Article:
Government changing rules to entice immigrants to give Auckland a miss

Nice try, but it won’t work.

It’s a Woodhouse cock-up of course.

New measures designed to improve the spread of workers, skills and investment across New Zealand come into effect today.

“The changes, which were announced in July this year, will encourage skilled migrants and entrepreneurs to settle outside Auckland,” says Immigration Minister Michael Woodhouse.

“New Zealanders will always be first in line for jobs. But we recognise that for skilled roles that are hard to fill in certain regions we should be doing more to attract and retain high calibre migrants to help those regions grow.”

The changes include:   

– Tripling the bonus points for Skilled Migrants applying for residence with a job offer outside Auckland from 10 to 30 points.

– Doubling the points for entrepreneurs planning to set up businesses in the regions under the Entrepreneur Work Visa from 20 to 40 points.

– Streamlining the labour market test to provide employers with more certainty, earlier in the visa application process.

“While there will be more incentives for skilled migrants to move to the regions, they will now need to stay there for a minimum of 12 months.

“Improving the regional focus of the Entrepreneur Work Visa will boost the number of migrants moving to the regions with business experience, capital investment and job creation credentials.

“Streamlining the labour market test, which has already been rolled out in Queenstown, allows employers to check directly with Work and Income before lodging a migrant visa application, providing more certainty for employers and migrants, as they will know sooner if a work visa application is likely to succeed.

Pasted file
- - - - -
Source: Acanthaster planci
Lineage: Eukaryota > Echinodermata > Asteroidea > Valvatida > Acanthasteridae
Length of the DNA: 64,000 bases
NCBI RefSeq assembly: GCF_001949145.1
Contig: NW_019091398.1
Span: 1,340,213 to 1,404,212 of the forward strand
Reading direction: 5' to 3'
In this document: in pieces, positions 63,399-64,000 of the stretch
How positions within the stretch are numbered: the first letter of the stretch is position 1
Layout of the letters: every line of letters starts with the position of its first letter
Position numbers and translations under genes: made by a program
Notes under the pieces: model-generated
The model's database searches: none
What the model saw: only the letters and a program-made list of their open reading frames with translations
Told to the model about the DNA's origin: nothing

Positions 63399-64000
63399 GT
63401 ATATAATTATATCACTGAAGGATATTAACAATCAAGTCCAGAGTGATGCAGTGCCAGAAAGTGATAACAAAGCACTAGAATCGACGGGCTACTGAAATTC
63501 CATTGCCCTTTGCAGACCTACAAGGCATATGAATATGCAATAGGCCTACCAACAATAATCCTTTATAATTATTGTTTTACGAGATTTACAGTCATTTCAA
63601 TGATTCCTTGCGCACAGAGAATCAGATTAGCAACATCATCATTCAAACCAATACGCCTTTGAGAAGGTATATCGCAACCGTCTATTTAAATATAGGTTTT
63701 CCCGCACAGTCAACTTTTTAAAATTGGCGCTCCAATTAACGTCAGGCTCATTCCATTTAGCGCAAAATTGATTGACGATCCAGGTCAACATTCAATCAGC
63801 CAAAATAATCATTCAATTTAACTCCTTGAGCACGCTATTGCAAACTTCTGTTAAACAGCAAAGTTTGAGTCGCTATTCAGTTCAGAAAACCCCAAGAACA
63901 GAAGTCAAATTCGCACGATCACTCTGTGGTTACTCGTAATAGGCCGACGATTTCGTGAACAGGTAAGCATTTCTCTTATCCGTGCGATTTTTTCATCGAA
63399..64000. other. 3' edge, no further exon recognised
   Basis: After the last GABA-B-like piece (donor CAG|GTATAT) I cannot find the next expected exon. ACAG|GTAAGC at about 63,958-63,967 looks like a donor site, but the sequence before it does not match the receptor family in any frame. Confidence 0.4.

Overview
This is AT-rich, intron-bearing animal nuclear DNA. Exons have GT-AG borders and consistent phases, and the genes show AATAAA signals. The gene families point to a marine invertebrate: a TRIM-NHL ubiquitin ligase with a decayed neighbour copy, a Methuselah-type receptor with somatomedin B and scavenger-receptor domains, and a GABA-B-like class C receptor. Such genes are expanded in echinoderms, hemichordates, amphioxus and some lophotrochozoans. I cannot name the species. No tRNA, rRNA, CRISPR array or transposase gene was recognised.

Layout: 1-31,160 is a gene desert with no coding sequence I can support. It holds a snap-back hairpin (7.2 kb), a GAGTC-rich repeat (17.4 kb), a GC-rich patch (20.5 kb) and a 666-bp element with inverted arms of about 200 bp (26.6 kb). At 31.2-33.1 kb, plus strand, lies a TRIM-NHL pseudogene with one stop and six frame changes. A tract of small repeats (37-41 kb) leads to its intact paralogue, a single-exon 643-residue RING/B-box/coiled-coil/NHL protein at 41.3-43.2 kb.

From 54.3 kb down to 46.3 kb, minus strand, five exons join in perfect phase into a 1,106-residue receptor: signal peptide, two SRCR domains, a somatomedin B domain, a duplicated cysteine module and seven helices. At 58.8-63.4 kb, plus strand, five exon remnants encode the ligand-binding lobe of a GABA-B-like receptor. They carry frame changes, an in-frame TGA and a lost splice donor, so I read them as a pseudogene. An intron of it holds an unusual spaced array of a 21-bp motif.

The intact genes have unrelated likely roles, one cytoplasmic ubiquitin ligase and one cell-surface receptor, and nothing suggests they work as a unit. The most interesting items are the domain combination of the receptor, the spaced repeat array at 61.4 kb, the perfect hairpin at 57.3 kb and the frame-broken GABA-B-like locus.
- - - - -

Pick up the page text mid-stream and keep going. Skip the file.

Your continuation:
“These changes will contribute to a better balance in our immigration settings and will allow regions to access more of the people, skills and investment they need to build the local growth needed to support jobs and higher incomes.”

We don’t have any internal borders, no internal passport controls, so once these migrants get here by promising to work in places like Palmerston North, then after they get in they will simply move.

There is no way they can make them stay there for 12 months let alone one month.

It is nothing but a bunch of wishful thinking from perhaps one of the most hapless ministers John Key has.

 

– NZ Government


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As much at home writing editorials as being the subject of them, Cam has won awards, including the Canon Media Award for his work on the Len Brown/Bevan Chuang story. When he’s not creating the news, he tends to be in it, with protagonists using the courts, media and social media to deliver financial as well as death threats.

They say that news is something that someone, somewhere, wants kept quiet. Cam Slater doesn’t do quiet and, as a result, he is a polarising, controversial but highly effective journalist who takes no prisoners.

He is fearless in his pursuit of a story.

Love him or loathe him, you can’t ignore him.

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